How many times have you experienced miscommunications with a friend, family member, boss, or loved one? Often times a difference in perspective leads to the miscommunication. I have discovered that no two people can ever have the same perspective, due to one’s life experiences that creates one’s own unique filter and lens in how they see the world. The inability to convey or articulate how one truly feels can further complicate matters; this may be caused by fears of being vulnerable and transparent. Frustration sets in due to not articulating what one truly wants to express and reacting to the tone or words used by another.
Compound this with hurt feelings, pride, and the unwillingness to see the other’s perceptions, and this leads to difficult communication. Differences in culture, nationality, and upbringing add to an already challenging situation when clear communication is necessary to have mutual understanding and trust. It takes two to tango, so recognize that it takes equal amounts of effort on both sides to communicate each person’s true intent and feelings. Assumptions and expectations further tend to create skewed perceptions in what is said and what actually is real.
Communication can be tricky especially among friends, family, and loved ones when someone complains about certain issues. Have you found that when a friend or loved one repeats the same thing over and over again, that after a while, you find yourself glossing over, and not listening at all? Many times listening becomes a valued skill, because every person likes to be heard. The main reason many arguments and hurt feelings arise is due to either feeling unheard or unseen. We all want to be loved for who we are and to not have to be what someone wants us to be.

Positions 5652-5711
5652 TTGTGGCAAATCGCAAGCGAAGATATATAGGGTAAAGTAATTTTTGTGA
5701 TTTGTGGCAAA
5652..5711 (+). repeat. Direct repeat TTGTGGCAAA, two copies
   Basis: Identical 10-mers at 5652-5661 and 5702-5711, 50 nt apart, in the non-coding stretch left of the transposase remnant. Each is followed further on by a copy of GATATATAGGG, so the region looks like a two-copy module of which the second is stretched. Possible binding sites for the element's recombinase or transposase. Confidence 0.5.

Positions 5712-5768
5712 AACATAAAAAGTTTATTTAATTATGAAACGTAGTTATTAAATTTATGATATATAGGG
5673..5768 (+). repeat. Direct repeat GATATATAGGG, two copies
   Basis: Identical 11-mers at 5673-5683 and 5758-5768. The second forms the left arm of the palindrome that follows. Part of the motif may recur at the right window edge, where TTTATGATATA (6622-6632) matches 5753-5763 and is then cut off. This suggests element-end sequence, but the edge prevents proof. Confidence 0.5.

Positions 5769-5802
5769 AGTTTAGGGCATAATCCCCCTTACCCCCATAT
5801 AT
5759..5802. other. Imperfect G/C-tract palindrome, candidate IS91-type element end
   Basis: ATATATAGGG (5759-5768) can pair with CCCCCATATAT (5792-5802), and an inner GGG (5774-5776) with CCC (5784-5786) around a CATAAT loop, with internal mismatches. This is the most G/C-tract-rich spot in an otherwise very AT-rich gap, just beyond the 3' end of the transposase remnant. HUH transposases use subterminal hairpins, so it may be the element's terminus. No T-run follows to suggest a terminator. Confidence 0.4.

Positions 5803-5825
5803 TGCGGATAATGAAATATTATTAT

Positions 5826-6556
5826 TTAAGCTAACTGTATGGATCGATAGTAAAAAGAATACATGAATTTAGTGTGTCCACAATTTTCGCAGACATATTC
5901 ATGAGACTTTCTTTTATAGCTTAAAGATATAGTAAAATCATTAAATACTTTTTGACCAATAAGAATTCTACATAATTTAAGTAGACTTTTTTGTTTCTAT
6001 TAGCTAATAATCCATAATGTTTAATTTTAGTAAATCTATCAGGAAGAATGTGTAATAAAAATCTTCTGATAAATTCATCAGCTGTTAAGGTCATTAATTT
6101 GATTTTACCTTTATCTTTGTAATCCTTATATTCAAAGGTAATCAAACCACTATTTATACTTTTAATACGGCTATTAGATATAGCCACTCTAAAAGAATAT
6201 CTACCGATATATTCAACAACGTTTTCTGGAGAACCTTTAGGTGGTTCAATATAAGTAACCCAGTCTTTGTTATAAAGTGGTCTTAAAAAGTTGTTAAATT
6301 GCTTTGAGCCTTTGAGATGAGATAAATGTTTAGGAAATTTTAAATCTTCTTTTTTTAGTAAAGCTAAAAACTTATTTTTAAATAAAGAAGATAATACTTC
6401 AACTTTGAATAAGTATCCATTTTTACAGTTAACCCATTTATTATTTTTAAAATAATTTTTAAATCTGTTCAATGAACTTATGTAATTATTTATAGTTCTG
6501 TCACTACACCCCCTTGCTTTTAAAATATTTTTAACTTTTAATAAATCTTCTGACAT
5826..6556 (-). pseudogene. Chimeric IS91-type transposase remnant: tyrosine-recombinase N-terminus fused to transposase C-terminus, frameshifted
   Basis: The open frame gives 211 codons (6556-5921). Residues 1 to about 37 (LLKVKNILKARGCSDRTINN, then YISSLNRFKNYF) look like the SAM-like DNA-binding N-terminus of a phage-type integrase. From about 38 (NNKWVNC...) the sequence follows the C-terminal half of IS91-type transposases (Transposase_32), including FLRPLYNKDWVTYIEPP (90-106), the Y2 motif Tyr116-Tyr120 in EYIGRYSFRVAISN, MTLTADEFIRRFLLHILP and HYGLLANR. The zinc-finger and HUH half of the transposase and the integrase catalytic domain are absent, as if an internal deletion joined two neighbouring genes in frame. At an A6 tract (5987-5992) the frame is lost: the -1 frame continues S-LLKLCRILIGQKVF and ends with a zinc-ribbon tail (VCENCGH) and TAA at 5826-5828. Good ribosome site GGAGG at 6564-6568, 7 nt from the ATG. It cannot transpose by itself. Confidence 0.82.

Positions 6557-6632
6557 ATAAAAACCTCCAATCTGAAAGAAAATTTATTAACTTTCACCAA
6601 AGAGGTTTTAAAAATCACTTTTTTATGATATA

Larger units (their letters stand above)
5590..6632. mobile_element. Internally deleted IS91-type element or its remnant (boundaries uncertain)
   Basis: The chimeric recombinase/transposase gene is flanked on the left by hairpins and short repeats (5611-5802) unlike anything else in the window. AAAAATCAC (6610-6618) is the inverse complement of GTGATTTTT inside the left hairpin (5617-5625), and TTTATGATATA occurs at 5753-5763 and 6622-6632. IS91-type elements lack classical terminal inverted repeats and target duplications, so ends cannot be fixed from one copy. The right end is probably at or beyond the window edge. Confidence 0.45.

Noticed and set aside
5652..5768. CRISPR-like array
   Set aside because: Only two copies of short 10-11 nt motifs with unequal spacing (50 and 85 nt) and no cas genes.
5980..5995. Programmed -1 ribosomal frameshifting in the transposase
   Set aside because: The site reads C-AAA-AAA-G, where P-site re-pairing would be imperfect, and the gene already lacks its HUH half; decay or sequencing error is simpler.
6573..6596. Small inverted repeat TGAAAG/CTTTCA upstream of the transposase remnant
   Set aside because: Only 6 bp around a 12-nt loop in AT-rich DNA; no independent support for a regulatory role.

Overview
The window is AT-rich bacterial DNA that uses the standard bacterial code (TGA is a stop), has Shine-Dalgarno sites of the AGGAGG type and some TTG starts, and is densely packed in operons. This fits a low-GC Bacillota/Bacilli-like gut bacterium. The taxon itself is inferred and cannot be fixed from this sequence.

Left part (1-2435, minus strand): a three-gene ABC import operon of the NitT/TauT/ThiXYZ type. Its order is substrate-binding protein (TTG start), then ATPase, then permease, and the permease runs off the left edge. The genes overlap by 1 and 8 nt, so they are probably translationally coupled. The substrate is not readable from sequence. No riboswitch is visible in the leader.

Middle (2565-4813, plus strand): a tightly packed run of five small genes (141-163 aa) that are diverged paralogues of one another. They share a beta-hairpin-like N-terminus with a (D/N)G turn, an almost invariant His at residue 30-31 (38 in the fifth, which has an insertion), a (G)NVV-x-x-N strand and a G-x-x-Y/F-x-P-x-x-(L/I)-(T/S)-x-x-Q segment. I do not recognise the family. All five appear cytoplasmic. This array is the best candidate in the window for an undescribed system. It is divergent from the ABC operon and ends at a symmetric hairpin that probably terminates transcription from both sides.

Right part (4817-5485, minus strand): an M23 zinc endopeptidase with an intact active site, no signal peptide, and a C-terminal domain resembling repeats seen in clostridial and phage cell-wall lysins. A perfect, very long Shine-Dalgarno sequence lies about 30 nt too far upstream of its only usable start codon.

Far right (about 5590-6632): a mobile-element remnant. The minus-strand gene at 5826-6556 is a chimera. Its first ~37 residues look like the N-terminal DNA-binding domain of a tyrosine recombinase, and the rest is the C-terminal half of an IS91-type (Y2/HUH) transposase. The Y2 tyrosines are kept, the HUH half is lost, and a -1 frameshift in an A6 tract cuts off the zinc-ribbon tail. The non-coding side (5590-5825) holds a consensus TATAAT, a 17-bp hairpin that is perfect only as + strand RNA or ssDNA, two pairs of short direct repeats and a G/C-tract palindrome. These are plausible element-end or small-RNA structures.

Communication is not only allocated to the spoken word, but the written word can have just as much of an impact, especially when one has an issue with expressing their feelings or perceptions vocally. A letter via snail mail from a beloved can quickly uplift one’s mood just as disappointing news can spiral one’s emotions downward. Words may carry a lot of weight, but action and body language will trump all forms of communication. One’s actions and body language communicates the majority of their true feelings. The importance of nonverbal communication has statistically been shown between 60-90%, while words account for only 7%.
A person with rounded hunched shoulders, chin down, and a slouched over posture creates what kind of sense? A person who is insecure or fearful perhaps? How about a person with head over shoulders, shoulders back at attention, and with fists on hips illicitly? Do you sense a person with confidence and strength? Take this moment to see how your posture is, and reflect on your mental and emotional state. By tuning in and sensing how your body feels in certain situations is essential in being able to communicate in a more open and less defensive position. Self-reflection and the willingness to see another’s point of view can lead to more constructive communication instead of a breakdown. Be cognizant of the old wise idiom, “action speaks louder than words,” and if you seek harmony and connection with another, make an effort to listen and hear instead of being judgmental and closed.